The economists that I follow are predicting a wonderful 2014. Real GDP growth should be at least 3.4 percent. The unemployment rate should fall to under 6.5 percent. Inflation will remain low, with interest rates moving up only slightly.

But if you read the newspapers you would believe that people are underpaid, uninsured, and over-medicated. Yet everyone understands that things are better now than ever. We have cell phones, better cars and computers, crime is down, life is safer, and we’re living longer and better. Medical technology is fantastic. And years ago who would have believed that something like Viagra would be available? Even sex is better than in the good old days.

Not only are we healthier, we’re richer as well. Confidence was very high in 1995, before the economic downturn, but we’re better off financially now than we were then.

One hundred years ago, a man in the U.S. could expect to die by age 51. Now the average age for that man to retire is 61. Poverty is down, more American adults are in the labor market, and our work week has declined to under 40 hours per week. Holiday and vacation time is up and more people graduate from high school than ever before.

In “The Rational Optimist,” author Matt Ridley writes: “Today, of Americans officially designated as ‘poor,’ 99 percent have electricity, running water, flush toilets and a refrigerator; 95 percent have a television; 88 percent a telephone; 71 percent a car; and 70 percent air conditioning. Cornelius Vanderbilt had none of these.”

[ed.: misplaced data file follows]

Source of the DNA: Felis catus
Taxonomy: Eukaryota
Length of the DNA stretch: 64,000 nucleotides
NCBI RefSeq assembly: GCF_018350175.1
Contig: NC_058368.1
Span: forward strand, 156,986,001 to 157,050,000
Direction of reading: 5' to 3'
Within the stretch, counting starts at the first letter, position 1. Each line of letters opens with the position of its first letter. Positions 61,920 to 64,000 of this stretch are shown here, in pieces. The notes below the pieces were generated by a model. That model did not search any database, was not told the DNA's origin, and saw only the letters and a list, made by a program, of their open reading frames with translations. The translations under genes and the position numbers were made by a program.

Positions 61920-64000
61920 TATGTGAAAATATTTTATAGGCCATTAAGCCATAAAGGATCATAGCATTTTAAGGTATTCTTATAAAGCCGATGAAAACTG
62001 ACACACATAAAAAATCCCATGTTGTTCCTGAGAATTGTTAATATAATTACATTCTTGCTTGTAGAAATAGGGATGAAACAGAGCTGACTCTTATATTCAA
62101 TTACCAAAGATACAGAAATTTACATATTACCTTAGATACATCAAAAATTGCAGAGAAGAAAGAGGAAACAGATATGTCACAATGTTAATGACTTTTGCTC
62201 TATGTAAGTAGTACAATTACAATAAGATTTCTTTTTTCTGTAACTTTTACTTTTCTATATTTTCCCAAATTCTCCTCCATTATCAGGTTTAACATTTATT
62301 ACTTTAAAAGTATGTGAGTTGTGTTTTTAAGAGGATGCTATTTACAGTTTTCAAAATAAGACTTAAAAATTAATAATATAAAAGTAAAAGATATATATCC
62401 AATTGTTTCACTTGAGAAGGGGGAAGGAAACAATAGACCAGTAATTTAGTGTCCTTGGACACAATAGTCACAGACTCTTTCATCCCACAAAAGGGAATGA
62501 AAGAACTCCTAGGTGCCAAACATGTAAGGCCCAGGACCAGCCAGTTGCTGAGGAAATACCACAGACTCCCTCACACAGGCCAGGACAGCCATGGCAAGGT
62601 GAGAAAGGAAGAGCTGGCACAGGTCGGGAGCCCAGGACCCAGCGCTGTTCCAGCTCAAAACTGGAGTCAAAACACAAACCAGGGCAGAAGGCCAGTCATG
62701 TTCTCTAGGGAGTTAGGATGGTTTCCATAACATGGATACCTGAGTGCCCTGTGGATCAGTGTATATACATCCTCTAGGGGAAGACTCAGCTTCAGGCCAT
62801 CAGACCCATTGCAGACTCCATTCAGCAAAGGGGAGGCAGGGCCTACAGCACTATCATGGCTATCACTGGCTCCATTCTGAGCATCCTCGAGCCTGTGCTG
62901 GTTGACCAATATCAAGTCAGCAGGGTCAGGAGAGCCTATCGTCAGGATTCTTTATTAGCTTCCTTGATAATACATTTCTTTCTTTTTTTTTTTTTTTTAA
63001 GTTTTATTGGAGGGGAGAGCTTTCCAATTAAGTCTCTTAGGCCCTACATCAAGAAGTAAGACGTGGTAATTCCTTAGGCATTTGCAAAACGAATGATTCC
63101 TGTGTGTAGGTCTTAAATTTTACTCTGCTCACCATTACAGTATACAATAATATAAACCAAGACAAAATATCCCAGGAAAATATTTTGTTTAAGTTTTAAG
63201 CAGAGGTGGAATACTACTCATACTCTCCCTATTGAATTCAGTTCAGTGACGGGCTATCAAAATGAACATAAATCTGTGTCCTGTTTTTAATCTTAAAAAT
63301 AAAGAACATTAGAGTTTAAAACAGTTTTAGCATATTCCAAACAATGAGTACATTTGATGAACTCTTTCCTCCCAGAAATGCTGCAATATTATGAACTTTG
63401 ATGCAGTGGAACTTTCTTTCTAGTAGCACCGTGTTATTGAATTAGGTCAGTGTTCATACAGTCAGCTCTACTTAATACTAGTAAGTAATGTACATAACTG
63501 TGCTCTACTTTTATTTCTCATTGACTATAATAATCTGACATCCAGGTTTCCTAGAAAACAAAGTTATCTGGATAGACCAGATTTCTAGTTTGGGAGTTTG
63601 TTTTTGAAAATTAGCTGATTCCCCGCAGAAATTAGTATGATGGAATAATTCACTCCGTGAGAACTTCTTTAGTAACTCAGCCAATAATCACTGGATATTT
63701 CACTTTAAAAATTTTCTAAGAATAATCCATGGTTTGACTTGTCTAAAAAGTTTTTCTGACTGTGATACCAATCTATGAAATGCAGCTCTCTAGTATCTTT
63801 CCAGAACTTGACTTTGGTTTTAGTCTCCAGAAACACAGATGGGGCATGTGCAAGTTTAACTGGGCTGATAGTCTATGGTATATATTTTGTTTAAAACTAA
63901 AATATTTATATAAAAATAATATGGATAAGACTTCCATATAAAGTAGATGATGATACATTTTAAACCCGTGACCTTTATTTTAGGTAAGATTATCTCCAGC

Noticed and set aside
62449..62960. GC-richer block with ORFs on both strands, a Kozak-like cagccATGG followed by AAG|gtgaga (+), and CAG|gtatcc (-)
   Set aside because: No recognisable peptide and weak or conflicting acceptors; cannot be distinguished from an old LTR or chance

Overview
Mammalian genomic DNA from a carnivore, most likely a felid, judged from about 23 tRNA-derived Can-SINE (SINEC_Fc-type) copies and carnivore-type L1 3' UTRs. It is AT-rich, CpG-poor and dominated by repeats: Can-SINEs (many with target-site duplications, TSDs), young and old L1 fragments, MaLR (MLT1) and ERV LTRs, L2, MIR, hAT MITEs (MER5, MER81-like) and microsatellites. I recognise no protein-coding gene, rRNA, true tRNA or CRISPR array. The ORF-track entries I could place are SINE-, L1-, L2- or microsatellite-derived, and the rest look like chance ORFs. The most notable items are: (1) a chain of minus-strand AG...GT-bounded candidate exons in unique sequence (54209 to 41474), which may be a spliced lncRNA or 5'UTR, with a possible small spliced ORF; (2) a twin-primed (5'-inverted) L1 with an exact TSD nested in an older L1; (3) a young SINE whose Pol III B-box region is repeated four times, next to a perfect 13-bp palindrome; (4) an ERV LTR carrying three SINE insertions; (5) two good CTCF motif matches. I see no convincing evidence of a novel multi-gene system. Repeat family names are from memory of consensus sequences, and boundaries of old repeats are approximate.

So perhaps 2014 is time to become optimistic and invest in those wonderful areas of life that are continuing to improve. Want to feel better? Take vitamins, as so many people do. And invest in some of the companies that create or market them, like GNC. And just hope that Amazon doesn’t go heavily into the same business.

Or buy some UnitedHealth Group (UNH) to take advantage of the burgeoning healthcare market.

Believe that the experts are right and the economy will continue to improve. Bank of America (BAC) seems like a good bet to benefit from that, if they can ever pay off their litigation liabilities. I’m selling the 15 puts naked to pick up some premium and acquire the stock at 15 if it dips. And I’m holding JPMorgan Chase (JPM) since it seems to be doing well.

Impressed with the technology advances? Consider General Electric (GE) and Intel (INTC). These are solid companies which one could expect to grow along with the economy.


For information about Merv Hecht and more details on the strategies and stocks he writes about in this column, visit his website at

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